This was also the case with Jon Venables and Robert Thompson, the killers of James Bulger, who were set free under new identities several years ago.

But the fact that Chindamo has become eligible for parole after just 12 years only serves to emphasise the extent to which the deportation tribunal decision has failed Mrs Lawrence, who must now live with the thought that her husband’s killer is at large in the same city.

If life could not mean life, the system could at least have ensured that Chindamo was sent somewhere a long way away from the people whose lives he has ruined.

So much for my views – what of the law? Well, the initial blame for the ruling attached to the Human Rights Act passed by New Labour in 2000, which holds that Chindamo has a right to a family life.

His Filipino mother still lives in London, and although his father lives in Italy, he is currently in jail for throwing acid in a woman’s face and has not seen his son for many years.

But as the week has gone on, it has become clearer that the real legal culprit was not the Human Rights Act but the 2004 EU Free Movement Directive, which makes clear that Chindamo cannot be deported unless he is a serious threat to public security.

Politically, this is something of a heady cocktail, encompassing not just concerns about youth crime and gang culture but also Britain’s whole relationship with Europe at a time when the EU constitution referendum row is raising its head once again.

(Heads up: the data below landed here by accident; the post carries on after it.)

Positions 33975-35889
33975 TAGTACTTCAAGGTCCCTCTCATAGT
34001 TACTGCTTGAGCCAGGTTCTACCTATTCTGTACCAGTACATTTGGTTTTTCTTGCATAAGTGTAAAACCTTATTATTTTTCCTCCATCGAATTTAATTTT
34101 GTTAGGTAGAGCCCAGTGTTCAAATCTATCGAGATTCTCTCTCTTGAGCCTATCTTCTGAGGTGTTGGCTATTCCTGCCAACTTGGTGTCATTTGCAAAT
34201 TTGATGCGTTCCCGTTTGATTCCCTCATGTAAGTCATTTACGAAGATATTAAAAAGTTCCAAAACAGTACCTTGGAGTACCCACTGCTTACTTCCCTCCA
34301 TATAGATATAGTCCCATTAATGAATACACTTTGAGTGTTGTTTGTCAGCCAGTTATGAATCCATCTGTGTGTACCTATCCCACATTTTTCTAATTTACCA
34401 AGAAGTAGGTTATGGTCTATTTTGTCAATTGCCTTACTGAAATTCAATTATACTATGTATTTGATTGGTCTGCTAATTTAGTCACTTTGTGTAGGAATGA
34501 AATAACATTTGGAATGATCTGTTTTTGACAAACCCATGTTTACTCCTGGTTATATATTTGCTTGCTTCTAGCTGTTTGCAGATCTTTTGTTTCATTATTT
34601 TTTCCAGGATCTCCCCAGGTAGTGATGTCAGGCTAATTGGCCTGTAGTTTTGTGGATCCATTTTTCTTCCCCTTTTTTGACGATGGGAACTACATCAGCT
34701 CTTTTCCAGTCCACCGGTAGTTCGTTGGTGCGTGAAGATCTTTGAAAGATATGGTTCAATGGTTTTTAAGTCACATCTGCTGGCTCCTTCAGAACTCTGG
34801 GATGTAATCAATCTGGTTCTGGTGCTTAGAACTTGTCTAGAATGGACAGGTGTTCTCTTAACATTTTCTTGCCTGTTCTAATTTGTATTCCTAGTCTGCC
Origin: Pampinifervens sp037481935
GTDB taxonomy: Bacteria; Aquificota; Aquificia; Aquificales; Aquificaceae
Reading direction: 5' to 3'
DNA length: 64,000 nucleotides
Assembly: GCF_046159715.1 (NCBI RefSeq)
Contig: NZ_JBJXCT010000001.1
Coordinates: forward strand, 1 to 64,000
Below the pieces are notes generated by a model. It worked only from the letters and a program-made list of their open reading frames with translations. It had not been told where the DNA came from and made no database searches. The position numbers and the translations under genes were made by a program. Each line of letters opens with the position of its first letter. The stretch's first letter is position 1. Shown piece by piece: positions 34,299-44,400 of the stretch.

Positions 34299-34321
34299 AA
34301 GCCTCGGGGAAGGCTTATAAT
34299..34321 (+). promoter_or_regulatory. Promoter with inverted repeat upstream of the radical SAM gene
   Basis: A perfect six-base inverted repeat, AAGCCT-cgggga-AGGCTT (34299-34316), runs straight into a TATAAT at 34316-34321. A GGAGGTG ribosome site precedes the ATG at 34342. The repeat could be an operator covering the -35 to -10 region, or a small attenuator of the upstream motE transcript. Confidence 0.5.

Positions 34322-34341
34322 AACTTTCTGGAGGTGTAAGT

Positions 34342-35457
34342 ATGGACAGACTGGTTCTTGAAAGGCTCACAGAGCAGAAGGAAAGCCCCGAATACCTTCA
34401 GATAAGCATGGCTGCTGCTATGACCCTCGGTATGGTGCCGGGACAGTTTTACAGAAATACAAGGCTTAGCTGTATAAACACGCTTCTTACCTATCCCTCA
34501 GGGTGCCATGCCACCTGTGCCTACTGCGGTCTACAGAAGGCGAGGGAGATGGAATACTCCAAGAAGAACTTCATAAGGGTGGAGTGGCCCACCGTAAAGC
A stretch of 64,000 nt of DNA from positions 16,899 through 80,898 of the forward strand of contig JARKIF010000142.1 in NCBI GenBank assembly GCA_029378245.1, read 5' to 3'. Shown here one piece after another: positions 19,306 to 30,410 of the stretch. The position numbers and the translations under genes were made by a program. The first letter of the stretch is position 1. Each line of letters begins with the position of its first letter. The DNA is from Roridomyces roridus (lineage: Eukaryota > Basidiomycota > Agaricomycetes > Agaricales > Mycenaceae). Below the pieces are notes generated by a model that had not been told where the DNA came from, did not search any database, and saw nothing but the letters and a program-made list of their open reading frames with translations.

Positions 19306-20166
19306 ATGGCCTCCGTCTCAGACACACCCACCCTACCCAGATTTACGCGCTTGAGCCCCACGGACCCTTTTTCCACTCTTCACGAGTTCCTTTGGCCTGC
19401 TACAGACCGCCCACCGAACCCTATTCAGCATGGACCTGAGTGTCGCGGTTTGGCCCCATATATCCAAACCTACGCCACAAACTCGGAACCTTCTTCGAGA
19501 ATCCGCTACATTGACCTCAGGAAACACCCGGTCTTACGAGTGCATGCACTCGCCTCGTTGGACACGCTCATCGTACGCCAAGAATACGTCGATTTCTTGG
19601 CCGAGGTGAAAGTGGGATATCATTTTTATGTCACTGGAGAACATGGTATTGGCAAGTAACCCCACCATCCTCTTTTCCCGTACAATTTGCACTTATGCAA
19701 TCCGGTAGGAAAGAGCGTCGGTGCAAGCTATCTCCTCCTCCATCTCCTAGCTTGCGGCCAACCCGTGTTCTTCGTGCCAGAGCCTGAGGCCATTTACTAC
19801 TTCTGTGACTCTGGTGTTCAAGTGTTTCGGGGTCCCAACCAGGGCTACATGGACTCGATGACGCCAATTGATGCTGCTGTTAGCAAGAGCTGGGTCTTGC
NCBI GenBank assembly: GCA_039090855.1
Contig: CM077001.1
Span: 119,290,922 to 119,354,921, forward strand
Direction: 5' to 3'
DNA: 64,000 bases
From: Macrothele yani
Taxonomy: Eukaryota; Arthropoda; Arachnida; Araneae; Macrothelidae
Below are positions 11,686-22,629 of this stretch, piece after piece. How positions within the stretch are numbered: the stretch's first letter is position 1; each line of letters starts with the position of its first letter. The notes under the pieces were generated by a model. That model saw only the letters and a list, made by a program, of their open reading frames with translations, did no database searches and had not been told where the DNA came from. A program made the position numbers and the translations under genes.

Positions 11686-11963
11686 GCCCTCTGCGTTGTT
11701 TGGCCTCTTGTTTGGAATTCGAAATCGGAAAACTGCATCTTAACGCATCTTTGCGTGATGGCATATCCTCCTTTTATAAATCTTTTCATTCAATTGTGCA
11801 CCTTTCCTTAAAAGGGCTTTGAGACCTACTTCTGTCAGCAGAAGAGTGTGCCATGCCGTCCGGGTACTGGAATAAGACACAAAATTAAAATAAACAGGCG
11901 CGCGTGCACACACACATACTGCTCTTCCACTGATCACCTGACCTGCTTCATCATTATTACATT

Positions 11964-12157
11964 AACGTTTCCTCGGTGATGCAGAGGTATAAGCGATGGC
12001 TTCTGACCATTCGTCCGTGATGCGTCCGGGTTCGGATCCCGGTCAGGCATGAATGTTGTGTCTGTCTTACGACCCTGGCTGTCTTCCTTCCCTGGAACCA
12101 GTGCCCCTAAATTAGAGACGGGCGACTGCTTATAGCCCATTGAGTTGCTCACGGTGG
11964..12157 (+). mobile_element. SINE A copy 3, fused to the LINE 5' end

Little more than 48 hours after the Chindamo ruling came the fatal shooting of 11-year-old Rhys Jones, a crime that carried more than a few overtones of the Bulger killing a few miles away on Merseyside.

It has also stirred similar emotions, with Home Secretary Jacqui Smith struggling to hold back the tears in a television interview yesterday after watching Rhys's parents talk about his murder.

Meanwhile, in a further shift away from traditional Tory concerns, David Cameron has insisted that the “broken society” would be a central theme of his party’s general election campaign.

Even before this week’s events, the youth crime issue was growing in importance as talk of that election continues to intensify. It is sure to be a key election battleground now.

It was one of Tony Blair's great political achievements in his 13 years as Labour leader to make crime a “Labour issue,” and it is still too soon to talk of it becoming a “Tory issue” again.

But simply by virtue of having been in power for ten years in which the problem of gun crime in particular has continued unabated, Labour is once again vulnerable on the issue.

The political impact of the James Bulger murder was to catapult youth crime to the top of the agenda and put Tony Blair in pole position to become Labour leader and later Prime Minister.